Bruch, Max. (1838-1920) Complete Works for Violin & Orchestra, Volume I.

New acquisition.
Bought in February 2016.
First listen.
Label: CPO.
Recording dates: June 2013.
Recording venue: Grosser Sendesaal, NDR Hannover, Germany.
Recording engineer: Daniel Kemper.
Running time: 70:20
Classical relevance: Should be high on your list.

Works performed:
Violin Concerto No. 2, opus 44.
Scottish Fantasy, opus 46.
Adagio Appassionato, opus 57.

Works performed by:
Antje Weithaas, Violin.
NDR Radiophilharmonie, Hermann Baumer.

When I saw this release I thought blimey another recording of the Violin works of Bruch of which there are a thousand commercial recordings already, and some of them very good. The last I bought were on the label Hyperion, and I found them to be pretty good. But listening to the samples of the CPO recording something stuck me as unique, sort of a novelty hidden under the surface, but for attentive ears immediately noticeable. So my reasoning was, that for that kind of surprise I am willing to dip into the overcrowded pool. Weithaas is no doubt one of the greatest violinists Germany brought forth. She may be not that well known globally, but that does not mean anything, for connoisseurs will instantly sense what kind of a novelty she is, and how much she is contributing to the success of this recording. Her approach is one of awareness towards Bruch's underlying melodies, not only the top layer, but all the layers beneath the surface, which Weithaas makes us aware of by her sensitive and noble interpretation. And in the process keeps all the other balls in the air, by seamlessly interweaving the prime melody line with all the other notes Bruch wrote in his Violin concertos, but which are most of the time neglected by other performers. Not all mind. Weithaas does that in such a way that I felt listening to a completely new concert. No doubt helped by an orchestra that not only accompanies her in every turn and twist, but keeps the concert afloat by a very nuanced approach toward the scoring, which Bruch made special too. It is on an equal footing with the notes written for the violin. Equal partners, equals perfection. For me it is a first time, that I hear actually all what Bruch meant us to hear. At least that is my assessment. Romanticism at its very best, in fact it does not come better as this.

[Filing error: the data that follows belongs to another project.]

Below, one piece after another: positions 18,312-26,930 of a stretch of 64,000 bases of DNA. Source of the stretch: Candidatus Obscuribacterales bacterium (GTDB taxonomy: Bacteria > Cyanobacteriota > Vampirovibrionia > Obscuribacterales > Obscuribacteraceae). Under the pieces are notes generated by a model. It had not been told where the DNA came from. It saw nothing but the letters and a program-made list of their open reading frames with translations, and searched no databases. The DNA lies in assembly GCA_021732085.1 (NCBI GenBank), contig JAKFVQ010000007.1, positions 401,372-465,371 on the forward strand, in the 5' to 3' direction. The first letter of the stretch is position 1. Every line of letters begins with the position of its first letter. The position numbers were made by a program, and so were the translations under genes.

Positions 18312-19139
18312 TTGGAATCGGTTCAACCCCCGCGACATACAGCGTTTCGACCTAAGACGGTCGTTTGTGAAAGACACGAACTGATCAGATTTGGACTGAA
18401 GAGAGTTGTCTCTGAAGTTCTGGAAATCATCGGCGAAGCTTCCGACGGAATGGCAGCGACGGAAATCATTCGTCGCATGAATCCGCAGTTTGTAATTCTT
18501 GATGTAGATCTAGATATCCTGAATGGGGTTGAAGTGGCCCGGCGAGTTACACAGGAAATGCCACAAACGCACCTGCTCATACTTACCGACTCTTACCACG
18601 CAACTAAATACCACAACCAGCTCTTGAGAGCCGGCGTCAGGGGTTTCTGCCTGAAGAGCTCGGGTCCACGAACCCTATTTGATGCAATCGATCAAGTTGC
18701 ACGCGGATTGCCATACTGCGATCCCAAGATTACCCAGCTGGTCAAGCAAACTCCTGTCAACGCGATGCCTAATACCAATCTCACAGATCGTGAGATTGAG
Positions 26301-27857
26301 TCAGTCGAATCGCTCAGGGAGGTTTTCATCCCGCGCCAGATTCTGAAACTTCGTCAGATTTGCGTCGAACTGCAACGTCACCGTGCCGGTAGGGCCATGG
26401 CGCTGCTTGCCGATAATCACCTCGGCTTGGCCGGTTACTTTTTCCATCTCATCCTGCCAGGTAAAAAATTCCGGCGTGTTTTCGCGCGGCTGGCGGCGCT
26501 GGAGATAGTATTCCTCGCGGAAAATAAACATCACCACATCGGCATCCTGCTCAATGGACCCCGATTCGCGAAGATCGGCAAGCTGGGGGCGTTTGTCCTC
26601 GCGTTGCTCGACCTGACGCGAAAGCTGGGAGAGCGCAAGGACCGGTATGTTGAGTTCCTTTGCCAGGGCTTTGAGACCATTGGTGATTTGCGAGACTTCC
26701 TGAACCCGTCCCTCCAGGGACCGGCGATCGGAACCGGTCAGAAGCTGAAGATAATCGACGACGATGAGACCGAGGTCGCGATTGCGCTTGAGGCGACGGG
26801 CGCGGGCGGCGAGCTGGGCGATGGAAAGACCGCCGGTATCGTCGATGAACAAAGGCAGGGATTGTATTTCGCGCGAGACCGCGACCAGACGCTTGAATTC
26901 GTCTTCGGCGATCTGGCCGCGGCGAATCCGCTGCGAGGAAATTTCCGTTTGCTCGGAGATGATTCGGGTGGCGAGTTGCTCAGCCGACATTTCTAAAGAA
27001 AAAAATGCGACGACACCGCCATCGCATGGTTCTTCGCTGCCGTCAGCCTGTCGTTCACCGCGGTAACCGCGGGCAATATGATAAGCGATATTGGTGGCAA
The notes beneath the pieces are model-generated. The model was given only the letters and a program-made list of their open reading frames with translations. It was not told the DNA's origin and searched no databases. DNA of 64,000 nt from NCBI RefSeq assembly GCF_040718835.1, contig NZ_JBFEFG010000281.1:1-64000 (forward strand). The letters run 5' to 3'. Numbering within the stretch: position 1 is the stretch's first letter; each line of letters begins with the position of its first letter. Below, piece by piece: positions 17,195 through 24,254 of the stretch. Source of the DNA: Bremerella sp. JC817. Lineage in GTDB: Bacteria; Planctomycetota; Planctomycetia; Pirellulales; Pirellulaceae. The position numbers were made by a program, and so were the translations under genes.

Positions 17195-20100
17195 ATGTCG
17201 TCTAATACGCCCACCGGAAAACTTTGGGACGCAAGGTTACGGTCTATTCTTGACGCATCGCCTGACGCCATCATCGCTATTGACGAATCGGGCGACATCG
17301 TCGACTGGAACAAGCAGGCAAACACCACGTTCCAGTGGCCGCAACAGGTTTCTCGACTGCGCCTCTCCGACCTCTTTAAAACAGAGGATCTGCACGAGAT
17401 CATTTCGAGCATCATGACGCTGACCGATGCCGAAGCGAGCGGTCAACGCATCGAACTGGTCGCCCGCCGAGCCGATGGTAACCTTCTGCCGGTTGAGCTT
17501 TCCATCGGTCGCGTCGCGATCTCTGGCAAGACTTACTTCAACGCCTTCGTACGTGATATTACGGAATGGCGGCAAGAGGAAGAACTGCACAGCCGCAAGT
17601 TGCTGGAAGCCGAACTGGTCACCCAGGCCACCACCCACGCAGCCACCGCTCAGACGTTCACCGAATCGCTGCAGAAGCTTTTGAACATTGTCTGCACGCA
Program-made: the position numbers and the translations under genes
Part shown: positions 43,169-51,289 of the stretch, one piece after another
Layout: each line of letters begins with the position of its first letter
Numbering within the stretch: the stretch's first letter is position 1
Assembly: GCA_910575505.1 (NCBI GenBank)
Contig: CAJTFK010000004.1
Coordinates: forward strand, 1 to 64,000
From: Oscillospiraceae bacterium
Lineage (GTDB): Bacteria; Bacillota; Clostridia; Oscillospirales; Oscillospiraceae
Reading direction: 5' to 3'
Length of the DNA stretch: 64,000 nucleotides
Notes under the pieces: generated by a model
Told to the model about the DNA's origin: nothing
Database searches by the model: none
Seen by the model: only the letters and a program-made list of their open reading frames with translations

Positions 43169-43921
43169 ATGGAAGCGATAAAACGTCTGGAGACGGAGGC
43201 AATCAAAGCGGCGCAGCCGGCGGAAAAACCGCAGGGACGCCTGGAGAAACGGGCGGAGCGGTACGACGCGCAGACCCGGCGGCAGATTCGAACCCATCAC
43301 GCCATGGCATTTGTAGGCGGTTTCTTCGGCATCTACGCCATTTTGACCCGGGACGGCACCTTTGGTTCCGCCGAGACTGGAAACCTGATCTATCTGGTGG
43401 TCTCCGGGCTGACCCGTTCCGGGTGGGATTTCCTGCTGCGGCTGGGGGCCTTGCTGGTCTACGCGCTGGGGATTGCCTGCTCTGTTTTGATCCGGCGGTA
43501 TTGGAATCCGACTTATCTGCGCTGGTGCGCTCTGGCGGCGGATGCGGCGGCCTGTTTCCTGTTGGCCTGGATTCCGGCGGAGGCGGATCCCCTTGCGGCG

Baumer and orchestra did an excellent job, so I will give these recordings preference above the others I have, and look forward to the second volume.
The recording is top notch.



Praetorius, Hieronymus. (1560-1629) Praetorius, Jacob. (1586-1651) Organ Works.

New acquisition.
Bought in February 2016.
First listen.
Label: Oehms.
Recording dates: August 2013.
Recording venue: St. Stephan, Tangermunde.
Recording engineer: Stefan Briegel.
Running time: 77:00.
Classical relevance: Essential.

Works performed:

H. Praetorius.
Hymnus: Christe Qui Lux, Dies absoluti, Christ unser Herr, zum Jordan kam, Te Lucis.
Magnificat: Quinti Toni.

J. Praetorius.
Praeambulum ex d.
Was kann uns kommen and fur Not.
Von allen Menschen abgewandt.
Magnificat Tertu Toni.

Performed by:
Joseph Kelemen.
Instrument: Scherer Organ, 1624. Tangermunde.
Pitch a'=486 at 15 C.
Wind pressure: 75 mm WS.
Meantone after Praetorius.